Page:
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Let them dig sand (11/09/2011)
By Frances Edstrom

As a nation, we are anxious to free ourselves of dependence on foreign oil, especially since the foreigners we buy it from don’t seem to like us very much. We’ve taken some steps towards practical generation of wind and solar power, but as yet can not do it cheaply and abundantly enough to provide any significant portion of our needs.

But now, with the advent of fracking — bombarding shale with sand and water and chemicals to release stores of natural gas — there is a chance we can become independent of reliance on foreign oil while giving us the time it will take to explore alternatives.

As with any new technology — any technology at all, really — there are pitfalls and lessons to be learned. The government, which regulates safety in all industries, is regulating the fracking industry to prevent such things as silicosis in workers who may breathe the powered sand, and also sloppy or ill-designed fracking practices that could contaminate water supplies.

In Winona County, and other counties surrounding us in Minnesota and Wisconsin, we are not exposed to the actual fracking, but with the prospect of mining the sand used for it. That sand is found in abundance here.

Several area landowners have applied for mining permits, but the county is considering a year-long moratorium on mining for the sand. There are concerns that the trucks will tear up the roads, but in reality, most county roads already see a great deal of truck traffic, and it is the county’s responsibility to maintain county roads for commercial use.

There are also charges that the mining would be dangerous to our health. While it is true that when the sand particles are pulverized they should not be breathed, mining for the sand extracts the sand particles whole — if they are already smashed they are worth less.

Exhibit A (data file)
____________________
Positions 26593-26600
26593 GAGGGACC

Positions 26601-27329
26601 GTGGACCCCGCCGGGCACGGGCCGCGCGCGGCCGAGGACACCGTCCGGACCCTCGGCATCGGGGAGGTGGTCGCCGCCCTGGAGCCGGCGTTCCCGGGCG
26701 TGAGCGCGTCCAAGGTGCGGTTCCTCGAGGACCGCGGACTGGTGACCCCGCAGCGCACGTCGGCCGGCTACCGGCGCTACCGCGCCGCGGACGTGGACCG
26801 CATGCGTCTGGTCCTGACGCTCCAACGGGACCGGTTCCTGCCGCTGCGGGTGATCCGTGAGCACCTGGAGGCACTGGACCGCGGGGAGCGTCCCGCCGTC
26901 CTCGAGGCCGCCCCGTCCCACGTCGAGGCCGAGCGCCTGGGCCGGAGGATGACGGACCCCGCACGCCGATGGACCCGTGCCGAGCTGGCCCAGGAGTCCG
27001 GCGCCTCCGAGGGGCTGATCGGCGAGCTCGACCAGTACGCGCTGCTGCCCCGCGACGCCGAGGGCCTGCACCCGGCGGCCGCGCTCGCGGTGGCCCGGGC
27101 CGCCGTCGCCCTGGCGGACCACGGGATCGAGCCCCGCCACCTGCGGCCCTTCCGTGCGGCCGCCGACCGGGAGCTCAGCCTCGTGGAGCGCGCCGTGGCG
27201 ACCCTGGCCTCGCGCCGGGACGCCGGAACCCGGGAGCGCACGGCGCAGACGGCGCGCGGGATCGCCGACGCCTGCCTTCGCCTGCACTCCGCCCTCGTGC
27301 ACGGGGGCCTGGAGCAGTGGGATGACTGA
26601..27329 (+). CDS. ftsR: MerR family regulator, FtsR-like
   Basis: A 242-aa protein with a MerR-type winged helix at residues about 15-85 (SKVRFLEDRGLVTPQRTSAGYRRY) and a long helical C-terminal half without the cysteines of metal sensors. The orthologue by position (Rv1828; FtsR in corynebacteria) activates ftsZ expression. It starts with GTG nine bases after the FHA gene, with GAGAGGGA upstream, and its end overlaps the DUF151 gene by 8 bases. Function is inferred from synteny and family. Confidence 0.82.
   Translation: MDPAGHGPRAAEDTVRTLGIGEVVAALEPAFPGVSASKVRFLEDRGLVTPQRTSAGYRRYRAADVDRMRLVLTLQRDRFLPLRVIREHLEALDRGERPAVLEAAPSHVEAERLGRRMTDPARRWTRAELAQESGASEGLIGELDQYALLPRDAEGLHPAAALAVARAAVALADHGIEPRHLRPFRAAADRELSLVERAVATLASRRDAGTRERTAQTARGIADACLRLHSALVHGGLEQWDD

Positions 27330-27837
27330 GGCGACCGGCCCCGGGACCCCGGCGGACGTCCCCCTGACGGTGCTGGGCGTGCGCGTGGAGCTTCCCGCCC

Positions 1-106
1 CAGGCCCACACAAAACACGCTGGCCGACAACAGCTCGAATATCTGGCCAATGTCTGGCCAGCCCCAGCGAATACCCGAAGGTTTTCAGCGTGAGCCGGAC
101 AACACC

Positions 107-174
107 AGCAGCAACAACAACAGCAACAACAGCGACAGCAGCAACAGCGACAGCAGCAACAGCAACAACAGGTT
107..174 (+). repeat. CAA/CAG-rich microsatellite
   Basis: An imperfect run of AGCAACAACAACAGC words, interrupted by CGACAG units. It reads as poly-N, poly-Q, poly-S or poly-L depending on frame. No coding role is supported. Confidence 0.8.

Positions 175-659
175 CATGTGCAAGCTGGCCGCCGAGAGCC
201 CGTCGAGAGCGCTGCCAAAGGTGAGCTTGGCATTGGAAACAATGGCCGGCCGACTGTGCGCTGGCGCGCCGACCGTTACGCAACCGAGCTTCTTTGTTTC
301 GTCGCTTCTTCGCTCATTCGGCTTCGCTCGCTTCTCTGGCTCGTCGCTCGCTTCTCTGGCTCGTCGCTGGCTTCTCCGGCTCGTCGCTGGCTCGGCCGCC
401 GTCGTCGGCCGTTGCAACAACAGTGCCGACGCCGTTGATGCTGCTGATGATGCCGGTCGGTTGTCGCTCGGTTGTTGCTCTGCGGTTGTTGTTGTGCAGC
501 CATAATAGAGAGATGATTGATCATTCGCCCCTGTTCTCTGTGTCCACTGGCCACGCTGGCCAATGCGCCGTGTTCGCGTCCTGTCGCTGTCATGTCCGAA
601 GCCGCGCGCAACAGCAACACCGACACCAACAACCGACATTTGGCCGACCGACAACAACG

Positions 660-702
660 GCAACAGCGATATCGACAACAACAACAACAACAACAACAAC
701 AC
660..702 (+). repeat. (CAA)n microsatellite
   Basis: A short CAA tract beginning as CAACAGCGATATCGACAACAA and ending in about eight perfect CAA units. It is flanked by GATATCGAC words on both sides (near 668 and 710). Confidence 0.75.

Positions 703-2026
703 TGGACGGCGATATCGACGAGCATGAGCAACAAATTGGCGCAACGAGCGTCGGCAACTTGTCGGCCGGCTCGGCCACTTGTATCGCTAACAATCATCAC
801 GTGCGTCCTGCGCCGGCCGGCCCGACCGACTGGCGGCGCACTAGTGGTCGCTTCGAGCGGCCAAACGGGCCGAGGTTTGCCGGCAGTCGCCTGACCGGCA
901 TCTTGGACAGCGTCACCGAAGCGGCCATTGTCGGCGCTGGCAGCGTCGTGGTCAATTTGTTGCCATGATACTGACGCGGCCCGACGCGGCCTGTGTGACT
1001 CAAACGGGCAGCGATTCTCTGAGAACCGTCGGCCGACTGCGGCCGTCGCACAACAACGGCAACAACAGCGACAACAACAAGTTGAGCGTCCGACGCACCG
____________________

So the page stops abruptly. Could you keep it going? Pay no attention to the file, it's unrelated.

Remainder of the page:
Quarries are already a way of life around here because of the abundance of sand, gravel, rock and fill. So is dredging sand from the bottom of the Mississippi River, in order to maintain a nine-foot channel for barge travel. Piles of sand can be found nearly everywhere you look.

Now landowners want to take advantage of an economic boom, of which we could use a little around here in this recession. There is no indication that mining for the sand needed for fracking will do anything to the water around here. After the sand is removed, the land can be reclaimed as tillable. Mining projects will create jobs and tax dollars.

Why not let private landowners make some money? Others do, selling corn to ethanol plants, or selling land to developers. This is land that will return to its agrarian purpose.

And why not take advantage of our own natural resources, instead of kowtowing to our enemies and fighting wars on sand dunes overseas. Let’s pump enough natural gas — a very clean fuel — to bring us into a new era of renewable fuel, because we are not there yet, despite the billions in tax dollars sunk into fledgling alternative industries.

The natural gas industry can pay for itself, requiring no subsidies, an economic godsend for this country in hard times.

Thanks to all our veterans

It’s time to thank all of our members and veterans of the Armed Services, and for many of us to remember our family members who served. Many thanks to all, especially to my mother, a WAVE, my father and my uncles, also in the U.S. Navy, who all came home from WWII to live good lives, but have now passed away. Theirs was a true fight for world freedom. Also thanks to my brother, who survived being a Marine in Vietnam and now works for Homeland Security on the Canadian border in New Hampshire.

Hearty thanks to all in the Winona area who serve or have served in the military. We owe you! 


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